"We do not learn from experience, we learn from reflecting on experience." -John Dewey
I end my long hiatus with the following brief description of this year’s HDCA conference.
Development studies have come a long way since the decades of overt paternalism and condescension toward developing countries (or at least I’d like to think they have). Particularly after decades of watching millions of dollars in aid money siphoned off to corrupt leaders and their cronies, many would-be altruists have re-aligned their partnerships with grassroots organizations and community activists. Development is not solely conceived in economic or healthcare terms now, but instead evokes a range of capacities under the umbrella of human empowerment.
The Human Development and Capability Association (HDCA) is dedicated to formulating a new philosophical, methodological, and political framework for conducting development work and study. Whereas the human rights approach, for example, emphasizes the necessity of maintaining the basic infrastructure of life (i.e. education, employment, healthcare), the Capabilities Approach focuses on the human functioning that this infrastructure enables (i.e. autonomous decision-making and problem-solving, a meaningful livelihood, etc.).
Amartya Sen in his groundbreaking 1999 book Development as Freedom conceived of a capability-oriented approach in which successful development initiatives serve to increase the variety of wholesome lifestyle possibilities of individuals in society. By contrast, underdeveloped societies have only a narrow range of possibilities available to people, and most are narrowly concerned with the day-to-day struggle for survival.
Martha Nussbaum, through successive publications of increasingly refined argumentation, has set herself the philosopher’s task of defining the essential components of human functioning, or human capabilities. Without any explication, I will list her 10 capabilities below; I suggest those interested consult her 2011 book Creating Capabilities: The Human Development Approach.
2. Bodily Health
3. Bodily Integrity
4. Senses, Imagination, and Thought
6. Practical Reason
8. Other Species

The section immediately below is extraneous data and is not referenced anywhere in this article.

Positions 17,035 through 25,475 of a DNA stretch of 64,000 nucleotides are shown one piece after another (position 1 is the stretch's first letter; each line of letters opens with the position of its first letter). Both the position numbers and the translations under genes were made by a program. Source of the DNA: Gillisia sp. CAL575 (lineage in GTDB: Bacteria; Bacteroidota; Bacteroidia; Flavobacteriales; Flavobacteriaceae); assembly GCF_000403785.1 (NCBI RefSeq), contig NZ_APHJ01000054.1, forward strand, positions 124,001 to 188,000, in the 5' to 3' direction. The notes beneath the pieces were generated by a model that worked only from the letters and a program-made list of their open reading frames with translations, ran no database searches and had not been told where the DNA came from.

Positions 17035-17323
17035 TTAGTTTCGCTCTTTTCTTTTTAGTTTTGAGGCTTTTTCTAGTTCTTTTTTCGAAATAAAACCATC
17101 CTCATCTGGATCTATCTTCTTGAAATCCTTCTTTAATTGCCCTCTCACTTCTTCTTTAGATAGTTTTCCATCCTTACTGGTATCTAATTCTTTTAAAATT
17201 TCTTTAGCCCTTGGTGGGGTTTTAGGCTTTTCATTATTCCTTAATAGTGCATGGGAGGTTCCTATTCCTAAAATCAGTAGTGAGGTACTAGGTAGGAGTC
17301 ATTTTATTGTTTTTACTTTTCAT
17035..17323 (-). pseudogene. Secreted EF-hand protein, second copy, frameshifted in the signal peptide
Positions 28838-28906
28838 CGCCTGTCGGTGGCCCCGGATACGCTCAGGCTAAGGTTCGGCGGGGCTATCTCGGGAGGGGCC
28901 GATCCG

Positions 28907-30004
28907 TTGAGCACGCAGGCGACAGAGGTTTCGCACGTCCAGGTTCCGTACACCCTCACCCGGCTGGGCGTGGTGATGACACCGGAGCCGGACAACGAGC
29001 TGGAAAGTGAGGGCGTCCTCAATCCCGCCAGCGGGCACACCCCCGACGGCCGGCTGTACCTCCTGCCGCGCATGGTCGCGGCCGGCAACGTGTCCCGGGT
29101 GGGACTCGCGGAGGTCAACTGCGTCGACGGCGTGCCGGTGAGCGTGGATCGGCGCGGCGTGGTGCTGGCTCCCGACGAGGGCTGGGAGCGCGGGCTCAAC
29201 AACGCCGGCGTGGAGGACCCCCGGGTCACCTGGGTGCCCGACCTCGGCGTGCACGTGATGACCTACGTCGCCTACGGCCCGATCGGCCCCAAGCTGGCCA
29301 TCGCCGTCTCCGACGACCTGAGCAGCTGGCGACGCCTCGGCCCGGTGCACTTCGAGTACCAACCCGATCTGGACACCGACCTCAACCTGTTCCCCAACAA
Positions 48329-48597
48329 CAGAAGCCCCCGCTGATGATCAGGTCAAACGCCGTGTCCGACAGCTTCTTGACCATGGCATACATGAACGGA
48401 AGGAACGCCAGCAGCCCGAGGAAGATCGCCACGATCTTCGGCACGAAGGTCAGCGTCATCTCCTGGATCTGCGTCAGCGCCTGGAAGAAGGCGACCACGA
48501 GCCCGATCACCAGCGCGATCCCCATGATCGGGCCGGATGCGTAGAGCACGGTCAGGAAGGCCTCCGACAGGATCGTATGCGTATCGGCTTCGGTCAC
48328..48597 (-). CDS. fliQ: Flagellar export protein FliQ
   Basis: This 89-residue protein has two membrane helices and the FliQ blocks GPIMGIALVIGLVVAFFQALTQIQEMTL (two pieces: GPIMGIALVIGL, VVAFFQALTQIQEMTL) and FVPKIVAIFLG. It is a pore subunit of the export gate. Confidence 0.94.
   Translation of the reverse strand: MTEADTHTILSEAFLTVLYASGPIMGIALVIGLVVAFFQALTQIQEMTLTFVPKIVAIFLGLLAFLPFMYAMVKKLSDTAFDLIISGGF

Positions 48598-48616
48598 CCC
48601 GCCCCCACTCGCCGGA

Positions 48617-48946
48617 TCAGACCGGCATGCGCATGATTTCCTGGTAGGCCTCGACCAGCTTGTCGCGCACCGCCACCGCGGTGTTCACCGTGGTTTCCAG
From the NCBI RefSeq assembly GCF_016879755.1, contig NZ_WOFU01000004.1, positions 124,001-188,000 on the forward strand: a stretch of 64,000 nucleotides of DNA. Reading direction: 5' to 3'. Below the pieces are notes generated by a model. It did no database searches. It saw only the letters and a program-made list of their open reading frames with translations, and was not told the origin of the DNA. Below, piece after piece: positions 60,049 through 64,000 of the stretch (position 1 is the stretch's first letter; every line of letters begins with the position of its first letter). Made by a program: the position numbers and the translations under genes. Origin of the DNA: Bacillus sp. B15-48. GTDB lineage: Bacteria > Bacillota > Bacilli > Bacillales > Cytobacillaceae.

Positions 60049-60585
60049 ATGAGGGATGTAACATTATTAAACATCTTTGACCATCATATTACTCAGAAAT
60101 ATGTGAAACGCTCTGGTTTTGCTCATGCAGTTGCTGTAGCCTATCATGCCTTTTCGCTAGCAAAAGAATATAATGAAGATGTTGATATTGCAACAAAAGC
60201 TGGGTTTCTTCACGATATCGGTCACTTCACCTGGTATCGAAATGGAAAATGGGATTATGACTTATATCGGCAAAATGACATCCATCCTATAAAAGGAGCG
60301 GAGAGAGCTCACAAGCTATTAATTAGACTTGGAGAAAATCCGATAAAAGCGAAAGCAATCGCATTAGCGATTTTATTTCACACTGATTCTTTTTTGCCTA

10. Control Over One’s Environment
With this in mind, I could identify at least three different strains of activity and thought present at the 2012 HDCA conference. Some presentations centered around philosophical issues of the Capability Approach, others around quantitative studies of indicators related to human functioning, and still others about policy initiatives in different countries (e.g. Indonesia and Colombia).
I don’t really feel qualified to evaluate most of the social scientific presentations I witnessed at the conference. Suffice it to say, the “structural equation model” was a running methodological theme throughout, and a few scholars present identified this technique as important in bridging the gap between traditional welfare economics/econometrics and the Capabilities Approach.
Philosophical thinking doesn’t come easily to many, and indeed quite a few presentations I witnessed degenerated into empty platitudes. “Democracy may be an intrinsic good, but people need to engage with it,” and “A free press is important for developing societies,” are among numerous examples of such empty talk. Sure, 200 years ago I would have been on the edge of my seat…
Among the highlights of the philosophical crowd at HDCA 2012, Martha Nussbaum depicted the utopian and education-oriented views of Auguste Comte, Rabindranath Tagore, and Amita Sen. First, Comte‘s work dealt with the problem of selfishness by erecting a philosopher’s kingdom of compulsory worship in a religion of humanity. Tagore revisited this humanistic religious ideal, but dispatched with the hierarchical and discriminatory aspects of Comte’s 19th century sensibilities. The result culminates in the Bengali scholar’s progressive schools, of which Amita Sen was a product and champion.
I also witnessed an impressive talk by Dr. Sridhar Venkatapuram regarding his work to re-conceptualize the meaning of health and healthcare to something of positive value, rather than merely the absence of disease and its pursuit. In the question and answer portion of this discussion, a conference attendee studying in Japan raised the question of who is ultimately responsible for human health, nations or individuals themselves? In Japan, he said, individuals take on the responsibility for their physical well-being; individuals, it might be argued, have a personal duty in this respect. Venkatapuram responded with polite but categorical disagreement. I invite you to consider his points: Personal responsibility for physical wellbeing may be a luxury of the rich with plentiful access to good information. Can we expect a starving family to bear the responsibility of their health? A trafficked refugee?
Finally, Frances Stewart of Oxford University also gave a powerful presentation regarding the unsuitability of happiness as an indicator of human development. Indeed, the subjective, adaptive, and differentiated (e.g. hedonistic happiness versus meaningful, or evaluative happiness) nature of happiness makes it a cumbersome unit of analysis. Even Bhutan’s famous “gross national happiness” index calculates this figure amidst a complex of other, more quantifiable indicators that ultimately lessens the importance of this emotion in the country’s development practice.
Thus concludes some of my notes on this year’s conference. Your comments and questions are much appreciated.